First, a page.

Public Utilities Reports

PUR Guide 2012 Fully Updated Version

Available NOW!
PUR Guide

This comprehensive self-study certification course is designed to teach the novice or pro everything they need to understand and succeed in every phase of the public utilities business.

Order Now

Asset Ownership Takes New Shape

The North American electric-power sector remains highly fragmented, with much consolidation potential.

Fortnightly Magazine - June 2007

fuel mix has been dominated by natural-gas and mixed portfolios, which are responsible for 48 percent and 36 percent, respectively, of the sold assets (see Figure 4) . During the down cycle, gas-fired merchant assets particularly were troubled. In some overbuilt markets, peaking facilities had little value left. As the owners of these troubled assets have brought them to market they also have bundled them with more valuable base-load or contracted assets. Most of these mixed portfolios also have been diversified geographically to attract more buyers.

The annual average transaction values have varied significantly by portfolio type and year. In many regions the market recovery, driven by high natural gas prices and robust load growth, came faster than expected. Recent transactions have valued mixed portfolio and base load capacity more favorably as shown in Figure 5. The average prices for coal and mixed portfolio transactions have almost doubled since 2003. As we look at the figures closely, we see an emerging upward trend in the transaction values. Across all portfolio types, the average transaction value has increased from $340/kW in 2004 to $580/kW in 2006.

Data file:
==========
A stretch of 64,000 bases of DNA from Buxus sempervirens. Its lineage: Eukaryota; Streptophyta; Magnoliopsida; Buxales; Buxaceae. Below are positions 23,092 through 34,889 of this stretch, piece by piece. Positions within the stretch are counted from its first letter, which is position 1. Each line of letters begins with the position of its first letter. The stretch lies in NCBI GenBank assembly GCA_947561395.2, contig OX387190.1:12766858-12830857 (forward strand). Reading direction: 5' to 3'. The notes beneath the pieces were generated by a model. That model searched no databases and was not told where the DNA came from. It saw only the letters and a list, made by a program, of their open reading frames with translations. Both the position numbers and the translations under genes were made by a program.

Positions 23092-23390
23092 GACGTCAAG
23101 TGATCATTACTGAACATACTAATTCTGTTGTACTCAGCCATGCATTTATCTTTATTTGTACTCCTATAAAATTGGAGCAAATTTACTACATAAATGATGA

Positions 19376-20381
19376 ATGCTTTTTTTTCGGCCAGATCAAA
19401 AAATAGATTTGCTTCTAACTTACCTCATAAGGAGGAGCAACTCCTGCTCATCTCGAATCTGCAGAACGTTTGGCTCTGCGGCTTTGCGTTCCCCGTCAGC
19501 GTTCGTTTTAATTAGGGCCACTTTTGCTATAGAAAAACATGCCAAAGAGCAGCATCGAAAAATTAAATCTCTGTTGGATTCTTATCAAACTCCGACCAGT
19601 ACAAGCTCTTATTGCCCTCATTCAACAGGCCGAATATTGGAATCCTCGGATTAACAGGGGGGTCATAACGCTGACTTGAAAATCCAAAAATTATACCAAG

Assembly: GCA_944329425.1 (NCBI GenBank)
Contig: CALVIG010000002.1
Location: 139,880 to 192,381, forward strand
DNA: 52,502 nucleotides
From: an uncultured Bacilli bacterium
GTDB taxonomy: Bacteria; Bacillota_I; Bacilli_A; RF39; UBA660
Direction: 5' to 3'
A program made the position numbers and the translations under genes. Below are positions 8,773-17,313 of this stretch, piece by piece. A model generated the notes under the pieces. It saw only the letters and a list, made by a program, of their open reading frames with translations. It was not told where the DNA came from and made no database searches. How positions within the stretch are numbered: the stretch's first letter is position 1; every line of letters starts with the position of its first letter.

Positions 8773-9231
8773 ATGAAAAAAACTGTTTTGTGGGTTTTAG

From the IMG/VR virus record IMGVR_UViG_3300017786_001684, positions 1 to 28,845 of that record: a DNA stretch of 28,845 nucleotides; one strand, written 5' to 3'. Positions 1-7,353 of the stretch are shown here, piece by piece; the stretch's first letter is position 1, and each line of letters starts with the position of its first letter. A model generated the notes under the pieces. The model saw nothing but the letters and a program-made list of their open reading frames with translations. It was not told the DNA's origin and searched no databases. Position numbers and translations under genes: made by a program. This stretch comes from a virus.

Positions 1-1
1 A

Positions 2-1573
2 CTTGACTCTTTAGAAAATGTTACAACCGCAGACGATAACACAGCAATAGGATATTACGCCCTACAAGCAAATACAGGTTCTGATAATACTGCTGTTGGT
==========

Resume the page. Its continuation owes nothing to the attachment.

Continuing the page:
Last year was a major step toward a more stable long-term asset-ownership structure in the industry. We see several companies such as NRG, Dynegy/ LSPower, FPL Energy, and BG stepping in for a longer-term asset ownership. The newcomers to the asset owners are building their asset-trading operations and gearing toward a structure where they make money by not buying and selling, but effectively operating these assets and collecting the cash flows. However, the impact of financial players has not subsided yet. Energy Capital Partners, Carlyle/Riverstone, Wayzata Investment, GSO Capital, and Rockland Capital are a few of the players who were on the buyer side in 2006.

Traditional market participants, including utilities and IPPs, have become reluctant to own merchant facilities in deregulated markets where the overbuild of new entrants has weakened market prices. As a result, distressed assets continue to change hands while market prices strengthen and the next wave of new entrants is being developed.

As we update the valuation of generation units every six months, we look at emerging trends. Figure 6 shows the merchant valuation of generic combined-cycle plants across North America markets. The NPV calculations are based on 20-year merchant unleveraged cash flows.

With support of structured installed capacity (ICAP) markets, the Northeast plants show highest valuation. On the other hand, the Western Electricity Coordinating Council (WECC) merchant valuations have been depressed significantly. Despite some opposite views in the market, WECC has been significantly overbuilt and the merchant generators in these markets may observe depressed cash flows in coming years.

Northeast and ERCOT markets have seen signs of recovery with healthier spark spreads and new development activity. On the other hand, some overbuilt regions such as the Southeast is yet to recover fully from high reserve margins. As the markets recover we expect to see more activity in these regions.

Industry Consolidation and M&A Activity

In December 2005, FERC issued its final rule in compliance with the electric company merger and acquisition (M&A)